William Eichler 07 February 2022

Commissioner reports rise in children ‘struggling’ with mental health issues

Commissioner reports rise in children ‘struggling’ with mental health issues  image
Image: SB Arts Media/Shutterstock.com.

More children are struggling with their mental health due to the impact of the pandemic, the Children’s Commission has warned.

Children’s Commissioner Dame Rachel de Souza has published a post-pandemic analysis of children’s mental health to mark the start of Children’s Mental Week.

NHS spending on Children and Young People’s Mental Health Services (CYPMHS) has increased for a fourth consecutive year, up to £881m, a real terms increase of 4.4% in the last year, the commissioner found.

Eight out of 10 (82%) Clinical Commissioning Groups (CCGs) increased spending over the same period. Over half of CCGs (135) are spending up to 1% of their budget on children’s mental health, the benchmark for CCG spending in the NHS ‘Long Term Plan’.

However, the number of children referred to NHS mental health services for children fell during the pandemic.

In 2020/21 497,502 children were referred compared to 539 000 the year before. At the same time, in 2017 one in nine children had a probable mental health condition, a figure that jumped to one in six in 2020 and 2021.

‘Reading the over half a million responses to my Big Ask survey it revealed a generation of children who are clearly very conscious of the importance of their physical and mental health and how interlinked these things are,’ the commissioner said.

‘They recognise the importance of having and maintaining good mental health now and for the future, in order to succeed. Whilst the majority were happy with their mental health, we know some are struggling.

‘Where they need support from Children’s mental health services, I see improvements, and a focus on further improvements but also there’s still a long way to go. Despite reductions in some waiting times children still wait too long, even if fewer are being turned away.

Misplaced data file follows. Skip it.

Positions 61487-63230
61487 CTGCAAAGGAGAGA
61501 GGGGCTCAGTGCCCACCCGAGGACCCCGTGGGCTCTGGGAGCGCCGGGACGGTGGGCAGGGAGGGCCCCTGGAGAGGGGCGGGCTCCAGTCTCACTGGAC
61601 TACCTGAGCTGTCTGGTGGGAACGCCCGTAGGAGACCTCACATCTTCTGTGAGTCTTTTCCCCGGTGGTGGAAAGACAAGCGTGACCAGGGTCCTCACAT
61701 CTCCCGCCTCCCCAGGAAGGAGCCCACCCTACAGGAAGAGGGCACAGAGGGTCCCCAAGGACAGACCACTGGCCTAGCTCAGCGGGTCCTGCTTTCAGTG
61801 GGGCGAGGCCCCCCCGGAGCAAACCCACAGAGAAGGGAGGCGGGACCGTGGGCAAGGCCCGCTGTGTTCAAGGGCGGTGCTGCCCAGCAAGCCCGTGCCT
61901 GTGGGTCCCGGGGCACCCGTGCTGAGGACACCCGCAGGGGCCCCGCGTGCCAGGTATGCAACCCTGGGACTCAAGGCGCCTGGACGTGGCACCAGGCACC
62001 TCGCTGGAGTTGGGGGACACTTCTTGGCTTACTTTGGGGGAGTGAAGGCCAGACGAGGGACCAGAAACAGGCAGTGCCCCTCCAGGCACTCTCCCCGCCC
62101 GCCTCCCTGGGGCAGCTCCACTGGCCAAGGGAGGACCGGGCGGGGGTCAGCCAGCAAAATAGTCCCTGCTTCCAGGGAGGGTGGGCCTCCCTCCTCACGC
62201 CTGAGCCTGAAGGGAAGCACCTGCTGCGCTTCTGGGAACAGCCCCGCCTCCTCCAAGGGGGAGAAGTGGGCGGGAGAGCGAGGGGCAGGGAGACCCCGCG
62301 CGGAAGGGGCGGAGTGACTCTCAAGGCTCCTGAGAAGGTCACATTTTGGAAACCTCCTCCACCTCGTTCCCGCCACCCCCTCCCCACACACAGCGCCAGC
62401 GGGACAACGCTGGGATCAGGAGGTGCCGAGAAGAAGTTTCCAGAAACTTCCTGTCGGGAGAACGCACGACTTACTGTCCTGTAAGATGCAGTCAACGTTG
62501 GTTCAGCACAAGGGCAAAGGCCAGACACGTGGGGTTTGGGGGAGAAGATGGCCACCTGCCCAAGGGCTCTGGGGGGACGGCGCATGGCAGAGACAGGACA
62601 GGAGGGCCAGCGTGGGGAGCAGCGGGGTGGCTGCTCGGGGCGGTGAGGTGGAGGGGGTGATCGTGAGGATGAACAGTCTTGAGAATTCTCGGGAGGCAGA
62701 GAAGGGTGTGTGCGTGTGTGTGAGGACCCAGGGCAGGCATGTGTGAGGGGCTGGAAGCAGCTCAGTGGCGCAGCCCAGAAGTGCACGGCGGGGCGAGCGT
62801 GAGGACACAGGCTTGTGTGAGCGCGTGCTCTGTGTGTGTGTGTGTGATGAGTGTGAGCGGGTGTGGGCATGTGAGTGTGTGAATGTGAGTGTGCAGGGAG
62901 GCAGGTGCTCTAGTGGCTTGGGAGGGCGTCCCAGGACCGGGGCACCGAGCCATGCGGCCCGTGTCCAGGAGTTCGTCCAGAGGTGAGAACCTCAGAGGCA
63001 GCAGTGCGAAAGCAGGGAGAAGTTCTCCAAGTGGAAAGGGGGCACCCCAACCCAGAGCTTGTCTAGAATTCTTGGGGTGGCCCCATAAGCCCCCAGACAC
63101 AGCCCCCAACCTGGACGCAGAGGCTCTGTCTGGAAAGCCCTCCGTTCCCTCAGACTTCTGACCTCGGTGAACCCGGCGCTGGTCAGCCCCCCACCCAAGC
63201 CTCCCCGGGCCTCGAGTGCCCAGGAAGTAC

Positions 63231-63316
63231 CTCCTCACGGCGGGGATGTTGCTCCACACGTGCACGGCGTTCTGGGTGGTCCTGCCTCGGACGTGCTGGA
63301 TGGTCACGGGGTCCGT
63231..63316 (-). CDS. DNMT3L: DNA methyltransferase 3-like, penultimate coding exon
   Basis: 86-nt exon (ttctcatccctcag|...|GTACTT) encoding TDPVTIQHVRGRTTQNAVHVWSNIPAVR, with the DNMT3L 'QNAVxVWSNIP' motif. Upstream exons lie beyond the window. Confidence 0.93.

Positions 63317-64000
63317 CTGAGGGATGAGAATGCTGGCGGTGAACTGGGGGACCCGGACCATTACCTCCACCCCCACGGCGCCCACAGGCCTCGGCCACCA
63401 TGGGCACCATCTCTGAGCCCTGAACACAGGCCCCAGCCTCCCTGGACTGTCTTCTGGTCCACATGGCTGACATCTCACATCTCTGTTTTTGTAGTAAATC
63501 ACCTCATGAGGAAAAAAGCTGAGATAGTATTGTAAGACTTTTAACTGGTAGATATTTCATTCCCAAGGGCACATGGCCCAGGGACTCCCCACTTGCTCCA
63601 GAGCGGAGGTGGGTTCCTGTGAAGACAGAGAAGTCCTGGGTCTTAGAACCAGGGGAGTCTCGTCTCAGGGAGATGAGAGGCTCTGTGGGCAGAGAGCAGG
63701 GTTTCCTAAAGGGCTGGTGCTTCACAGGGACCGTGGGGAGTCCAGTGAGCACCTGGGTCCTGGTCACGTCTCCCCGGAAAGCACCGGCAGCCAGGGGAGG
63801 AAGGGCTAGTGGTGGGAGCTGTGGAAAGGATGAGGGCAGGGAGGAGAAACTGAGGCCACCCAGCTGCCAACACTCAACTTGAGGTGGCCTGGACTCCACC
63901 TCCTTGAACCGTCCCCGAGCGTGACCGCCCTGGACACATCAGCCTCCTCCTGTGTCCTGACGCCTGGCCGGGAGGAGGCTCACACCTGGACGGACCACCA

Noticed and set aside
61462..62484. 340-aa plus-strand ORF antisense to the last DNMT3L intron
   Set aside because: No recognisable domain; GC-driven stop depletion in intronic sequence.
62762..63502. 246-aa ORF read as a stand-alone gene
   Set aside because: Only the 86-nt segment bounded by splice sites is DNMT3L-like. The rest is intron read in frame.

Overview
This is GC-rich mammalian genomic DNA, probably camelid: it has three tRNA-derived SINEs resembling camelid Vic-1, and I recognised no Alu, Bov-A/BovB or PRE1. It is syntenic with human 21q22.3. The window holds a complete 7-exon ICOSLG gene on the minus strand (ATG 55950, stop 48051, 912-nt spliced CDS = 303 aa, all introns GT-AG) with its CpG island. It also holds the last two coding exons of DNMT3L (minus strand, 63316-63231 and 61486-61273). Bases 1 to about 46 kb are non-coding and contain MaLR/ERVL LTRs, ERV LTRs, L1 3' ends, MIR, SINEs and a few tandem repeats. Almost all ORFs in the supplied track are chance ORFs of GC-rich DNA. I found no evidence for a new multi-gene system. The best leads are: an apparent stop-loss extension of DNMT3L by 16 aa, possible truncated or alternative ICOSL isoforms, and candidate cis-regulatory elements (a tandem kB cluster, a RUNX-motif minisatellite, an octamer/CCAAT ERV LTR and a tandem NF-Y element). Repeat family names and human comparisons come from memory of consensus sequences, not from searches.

‘I want to see all of us to come together to help our children stay mentally healthy but also when they need it, to get the right help, in the right place at the right time.’

Progress has been made on waiting times and the number of children accessing treatment, the commissioner reported.

For children accepted into children’s mental health treatment services, average waiting times have fallen from 43 days in 2019/20 to 32 days in 2020/21. However, over a third of children accepted onto waiting lists are still waiting for their treatment to begin.

Responding to the report, Mark Russell, chief executive at The Children’s Society, commented: ‘It clear that there are still major barriers and stigma around mental health for children and young people and early support is essential.

‘While increased spending on children’s mental health is vital, much more needs to be done and we want to see early support hubs in every community, where children can go and get help when their problems first emerge, before they escalate and reach crisis point.’

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